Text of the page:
Consumers say they are willing to spend more during the holiday shopping season but only if retailers offer free shipping and exclusive online incentives, according to the 'Consumer Internet Barometer', jointly produced by The Conference Board and TNS.
More than 90% of consumers said free shipping would serve as an incentive to spend more online during the holiday season, and more than 65% said that special offers or deals not available in stores would boost their online spending. Half of holiday shoppers said they would be willing to spend more if the merchandise offered was available exclusively online. An equal proportion said that the ability to return items to a store would drive them to shop online more often. Finally, 35% said that free return postage would increase their online holiday purchases.
According to Lynn Franco, director of The Conference Board's consumer research centre, "Consumers are clearly willing to increase their online holiday purchases, but only if retailers are willing to offer holiday bargains online that are better than - or different from - those they are offering in stores. If retailers want to increase their share of the online market then free shipping, exclusivity, and bargains are sure ways to get consumers to order more online."
Spending online vs. offline
When it comes to holiday spending, consumers said they were saving their bigger purchases for in-store shopping. Only 5% of online households planned to spend more than US$500 online during the 2006 holiday season, while 30% planned to spend less than US$100 online.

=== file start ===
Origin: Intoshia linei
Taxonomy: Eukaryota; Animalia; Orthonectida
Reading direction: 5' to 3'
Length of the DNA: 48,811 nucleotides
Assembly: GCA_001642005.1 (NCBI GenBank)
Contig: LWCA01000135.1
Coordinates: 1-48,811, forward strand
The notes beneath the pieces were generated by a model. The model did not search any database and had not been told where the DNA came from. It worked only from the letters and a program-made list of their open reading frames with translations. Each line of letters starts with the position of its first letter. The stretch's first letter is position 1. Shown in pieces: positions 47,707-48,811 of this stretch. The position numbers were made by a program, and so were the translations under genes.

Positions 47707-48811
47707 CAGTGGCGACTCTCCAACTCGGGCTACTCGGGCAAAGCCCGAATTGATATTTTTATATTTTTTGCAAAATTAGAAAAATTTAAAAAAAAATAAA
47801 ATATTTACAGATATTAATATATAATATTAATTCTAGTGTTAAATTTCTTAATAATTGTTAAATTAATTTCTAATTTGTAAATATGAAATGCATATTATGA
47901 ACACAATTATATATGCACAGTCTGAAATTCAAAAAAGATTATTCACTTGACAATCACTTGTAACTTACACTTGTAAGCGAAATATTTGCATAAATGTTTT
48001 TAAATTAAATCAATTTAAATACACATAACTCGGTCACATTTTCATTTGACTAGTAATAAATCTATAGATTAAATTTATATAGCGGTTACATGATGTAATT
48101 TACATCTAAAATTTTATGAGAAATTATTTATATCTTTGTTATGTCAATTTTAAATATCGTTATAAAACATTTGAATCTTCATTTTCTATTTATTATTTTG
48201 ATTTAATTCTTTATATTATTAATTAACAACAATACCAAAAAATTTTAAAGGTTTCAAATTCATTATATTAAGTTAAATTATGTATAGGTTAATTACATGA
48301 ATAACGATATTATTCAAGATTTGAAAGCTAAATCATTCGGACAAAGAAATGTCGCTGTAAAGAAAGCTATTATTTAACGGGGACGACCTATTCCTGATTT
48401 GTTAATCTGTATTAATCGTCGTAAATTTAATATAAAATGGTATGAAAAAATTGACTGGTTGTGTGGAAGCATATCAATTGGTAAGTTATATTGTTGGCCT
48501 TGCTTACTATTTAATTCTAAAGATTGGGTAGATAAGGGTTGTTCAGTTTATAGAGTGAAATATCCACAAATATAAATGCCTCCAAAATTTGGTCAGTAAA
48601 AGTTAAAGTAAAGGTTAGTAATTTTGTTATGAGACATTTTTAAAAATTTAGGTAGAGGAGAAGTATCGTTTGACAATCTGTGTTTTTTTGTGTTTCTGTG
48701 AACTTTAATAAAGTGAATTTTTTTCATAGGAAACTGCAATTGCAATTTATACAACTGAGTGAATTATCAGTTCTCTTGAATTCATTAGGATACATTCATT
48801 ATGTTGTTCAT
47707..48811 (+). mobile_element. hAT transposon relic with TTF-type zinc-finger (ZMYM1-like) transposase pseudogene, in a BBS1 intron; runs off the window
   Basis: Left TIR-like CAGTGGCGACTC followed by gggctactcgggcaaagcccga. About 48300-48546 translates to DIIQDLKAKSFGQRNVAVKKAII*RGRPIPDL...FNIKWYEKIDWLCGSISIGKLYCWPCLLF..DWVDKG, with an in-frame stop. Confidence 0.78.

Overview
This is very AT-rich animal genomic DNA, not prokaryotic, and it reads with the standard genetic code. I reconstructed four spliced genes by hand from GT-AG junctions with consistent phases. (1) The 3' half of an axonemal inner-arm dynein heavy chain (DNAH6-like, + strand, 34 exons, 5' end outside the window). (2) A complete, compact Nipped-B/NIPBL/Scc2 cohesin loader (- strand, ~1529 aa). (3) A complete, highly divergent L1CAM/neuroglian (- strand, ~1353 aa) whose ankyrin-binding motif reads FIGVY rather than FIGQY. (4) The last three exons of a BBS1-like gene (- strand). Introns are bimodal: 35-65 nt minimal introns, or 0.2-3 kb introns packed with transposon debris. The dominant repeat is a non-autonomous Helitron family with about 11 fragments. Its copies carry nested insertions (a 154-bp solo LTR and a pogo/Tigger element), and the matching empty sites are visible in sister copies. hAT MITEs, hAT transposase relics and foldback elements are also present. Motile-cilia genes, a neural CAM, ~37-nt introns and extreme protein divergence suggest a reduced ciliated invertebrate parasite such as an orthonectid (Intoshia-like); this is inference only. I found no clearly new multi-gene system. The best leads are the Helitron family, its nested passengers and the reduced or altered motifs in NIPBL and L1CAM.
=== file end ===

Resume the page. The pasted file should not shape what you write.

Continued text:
Conversely, 22% of online households planned to spend more than US$500 in stores, while 16% planned to spend less than US$100 in stores. And, for the 2006 holiday season, books, movies, and clothing were at the top of consumers' online shopping lists.
Online customer types
The Consumer Internet Barometer segments respondents into five self-selected online shopping categories (those being: die-hard, bargain hunter, traditional shopper, last-resort shopper, and hurried shopper).
- Die-hard shoppers
The number of shoppers who prefer online shopping to store shopping has increased overall during the past three years. Die-hard shoppers accounted for 17% of consumers who had made an online purchase in the previous three months, up from 12% three years before.
- Bargain hunters
Bargain hunters remain the most common type of online shopper, as more than 40% of online shoppers are self-proclaimed bargain hunters. Bargain hunters were, however, much more common three years earlier when approximately 45% of consumers classified themselves as such.
- Traditional shoppers
Traditional shoppers, who occasionally shop online but prefer the familiarity of bricks-and-mortar stores, account for about 16% of online shoppers, and are the third most common type of internet shopper.
- Last-resort shoppers
Last-resort shoppers, who buy online only when products are unavailable in stores, rank fourth on the list and represent 15% of online shoppers.
- Hurried shoppers
Hurried shoppers are those who buy online only when time is limited. This group has decreased in size and represents only 11% of online shoppers.
Gender gap reduced
In the past, bargain hunters were more likely to be men than women, but now almost as many women as men are scouring the internet for bargains. Some 40% of women and 43% of men are self-proclaimed bargain hunters, compared with less than 40% of women and nearly 50% of men three years before.
However, among the internet die-hards, traditional shoppers, and last-resort shoppers, very little behavioural difference was noted between the men and women.
For both genders, the most frustrating aspects of shopping online were: shipping charges, not being able to physically handle merchandise, and having to give out credit card information.